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Drizly is the world's largest alcohol marketplace and the best way to shop beer, wine and spirits. Our customers trust us to be part of their lives – their celebrations, parties, dinners and quiet nights at home. We are there when it matters - committed to life's moments and the people who create them. We partner with the best retail stores in over 1200 cities across North America to serve up the best buying experience. Drizly offers a huge selection and competitive pricing with a side of personalized content.
Up until 2021, Drizly, like many others, had to rely on the marketplace best practices and intuitive changes when it came to SEO but felt like they were always in the gray area.
“Someone did a test somewhere and said 60 characters was perfect for a title, so that’s what we did,” says Jake Jamieson, Senior SEO Manager at Drizly.
“I got sick of having to rely just on word of mouth and best practices that are coming from the industry when I know that every website is different and every content type that we have is different. I wanted to be able to point at something and say: ‘if we did this test and it made change X, we’d get Y’, rather than saying, ‘well, you know, I read an article that said this change should happen’”.
While experimenting with manual SEO A/B testing, Jake faced many challenges:
1. Manual SEO split-testing takes too much time
At the peak of it, Jake was spending 15-20 hours a week on SEO testing.
“I'd been spending a lot of my time testing title and meta descriptions: manually splitting two sets of URLs, putting them into our SEO platform to track rankings, forecasting at a page level. I would come up with a number and then nothing ever matched up with that.”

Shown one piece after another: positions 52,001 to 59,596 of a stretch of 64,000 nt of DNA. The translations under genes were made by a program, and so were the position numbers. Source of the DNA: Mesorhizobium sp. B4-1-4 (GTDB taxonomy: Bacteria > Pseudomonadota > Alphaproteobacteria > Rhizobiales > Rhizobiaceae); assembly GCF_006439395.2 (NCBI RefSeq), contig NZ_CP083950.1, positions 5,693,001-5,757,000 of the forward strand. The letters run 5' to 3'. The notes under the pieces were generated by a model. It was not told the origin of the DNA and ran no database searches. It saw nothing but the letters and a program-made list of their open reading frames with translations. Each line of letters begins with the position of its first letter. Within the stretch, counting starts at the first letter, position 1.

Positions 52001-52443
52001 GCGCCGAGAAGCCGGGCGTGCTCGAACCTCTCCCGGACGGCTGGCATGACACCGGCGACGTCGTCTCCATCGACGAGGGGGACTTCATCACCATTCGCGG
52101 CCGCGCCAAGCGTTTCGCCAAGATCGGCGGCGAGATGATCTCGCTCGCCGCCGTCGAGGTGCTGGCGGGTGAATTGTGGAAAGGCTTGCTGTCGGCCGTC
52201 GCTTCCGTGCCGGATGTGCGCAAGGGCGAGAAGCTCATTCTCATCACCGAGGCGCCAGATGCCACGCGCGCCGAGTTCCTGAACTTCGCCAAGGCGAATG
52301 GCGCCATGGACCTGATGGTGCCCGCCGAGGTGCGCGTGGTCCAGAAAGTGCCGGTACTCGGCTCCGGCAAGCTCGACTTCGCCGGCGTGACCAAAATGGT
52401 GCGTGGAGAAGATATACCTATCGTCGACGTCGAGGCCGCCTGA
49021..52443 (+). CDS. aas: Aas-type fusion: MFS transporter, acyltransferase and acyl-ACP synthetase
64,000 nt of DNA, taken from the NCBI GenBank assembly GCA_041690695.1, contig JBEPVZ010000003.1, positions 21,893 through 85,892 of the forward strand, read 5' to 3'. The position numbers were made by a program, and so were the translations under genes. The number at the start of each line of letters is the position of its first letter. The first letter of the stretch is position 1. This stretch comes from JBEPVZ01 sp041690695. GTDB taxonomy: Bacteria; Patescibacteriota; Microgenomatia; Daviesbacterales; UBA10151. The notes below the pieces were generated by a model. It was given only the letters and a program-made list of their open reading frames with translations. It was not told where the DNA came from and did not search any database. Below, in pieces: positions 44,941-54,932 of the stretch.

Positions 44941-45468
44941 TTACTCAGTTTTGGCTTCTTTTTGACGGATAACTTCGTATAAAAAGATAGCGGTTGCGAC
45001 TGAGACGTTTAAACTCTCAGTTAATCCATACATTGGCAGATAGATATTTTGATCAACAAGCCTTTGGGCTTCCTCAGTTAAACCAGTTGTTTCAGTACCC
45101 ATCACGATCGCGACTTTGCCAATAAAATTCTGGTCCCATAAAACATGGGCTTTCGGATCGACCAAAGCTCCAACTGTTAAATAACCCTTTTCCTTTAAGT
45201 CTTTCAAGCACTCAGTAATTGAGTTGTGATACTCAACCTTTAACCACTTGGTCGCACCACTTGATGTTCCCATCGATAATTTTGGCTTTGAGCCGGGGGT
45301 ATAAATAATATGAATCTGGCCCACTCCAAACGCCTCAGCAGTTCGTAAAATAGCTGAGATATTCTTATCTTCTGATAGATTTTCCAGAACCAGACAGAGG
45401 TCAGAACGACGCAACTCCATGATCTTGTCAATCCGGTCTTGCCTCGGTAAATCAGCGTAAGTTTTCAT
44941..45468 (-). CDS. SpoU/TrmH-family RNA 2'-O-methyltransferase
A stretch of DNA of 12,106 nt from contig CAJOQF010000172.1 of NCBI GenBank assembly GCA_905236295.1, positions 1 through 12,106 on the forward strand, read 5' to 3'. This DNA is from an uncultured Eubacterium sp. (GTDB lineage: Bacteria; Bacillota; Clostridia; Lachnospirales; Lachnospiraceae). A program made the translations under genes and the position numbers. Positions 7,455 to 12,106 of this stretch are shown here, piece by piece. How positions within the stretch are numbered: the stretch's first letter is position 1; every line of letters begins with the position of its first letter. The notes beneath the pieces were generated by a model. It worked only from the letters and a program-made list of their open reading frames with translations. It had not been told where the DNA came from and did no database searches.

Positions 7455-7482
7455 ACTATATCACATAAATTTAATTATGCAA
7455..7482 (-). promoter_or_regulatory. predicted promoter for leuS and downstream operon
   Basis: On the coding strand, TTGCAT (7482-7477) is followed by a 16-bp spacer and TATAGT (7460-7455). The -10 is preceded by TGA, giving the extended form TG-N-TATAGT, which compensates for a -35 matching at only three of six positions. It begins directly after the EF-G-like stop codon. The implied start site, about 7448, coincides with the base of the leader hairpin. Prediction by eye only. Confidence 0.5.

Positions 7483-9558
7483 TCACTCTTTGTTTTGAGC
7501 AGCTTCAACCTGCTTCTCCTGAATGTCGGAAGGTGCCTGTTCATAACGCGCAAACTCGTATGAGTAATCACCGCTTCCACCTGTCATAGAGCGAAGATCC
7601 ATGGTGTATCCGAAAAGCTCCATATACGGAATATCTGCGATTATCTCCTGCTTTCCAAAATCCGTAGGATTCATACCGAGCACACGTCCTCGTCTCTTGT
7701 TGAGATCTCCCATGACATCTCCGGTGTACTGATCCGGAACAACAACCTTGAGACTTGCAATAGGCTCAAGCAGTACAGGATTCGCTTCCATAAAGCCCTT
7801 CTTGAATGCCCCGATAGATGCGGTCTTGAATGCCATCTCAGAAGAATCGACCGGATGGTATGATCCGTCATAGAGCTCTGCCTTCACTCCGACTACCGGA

“I didn't understand how many man-hours it would take, and it wasn't the kind of thing I could hand to my team because they'd never done it. I'm the guy who's supposed to be running this entire SEO program and I'm spending close to half my time for at least a few months just trying to build something out.”
2. The test results of manual SEO testing are unreliable and unscalable
“After every manual test using Google Analytics and Google Search Console, the question that kept coming up was ‘what's your confidence level in this test?’ All I could say was ‘between zero and 100%’. I couldn't even tell if I was at statistical significance when I was stopping my tests.”
This is a common challenge among SEO professionals who run tests manually. According to the most recent research on SEO split-testing, 51% of respondents struggle to decide when a test reaches statistical significance — and therefore, whether their SEO test was successful or not.
3. Implementing unreliable test results wasted the developers’ team resources
“Most of our changes didn’t bring results. I ended up starting to look for a split-testing platform because I felt I was reinventing the wheel,” says Jake.
4. Proving the ROI of SEO was nearly impossible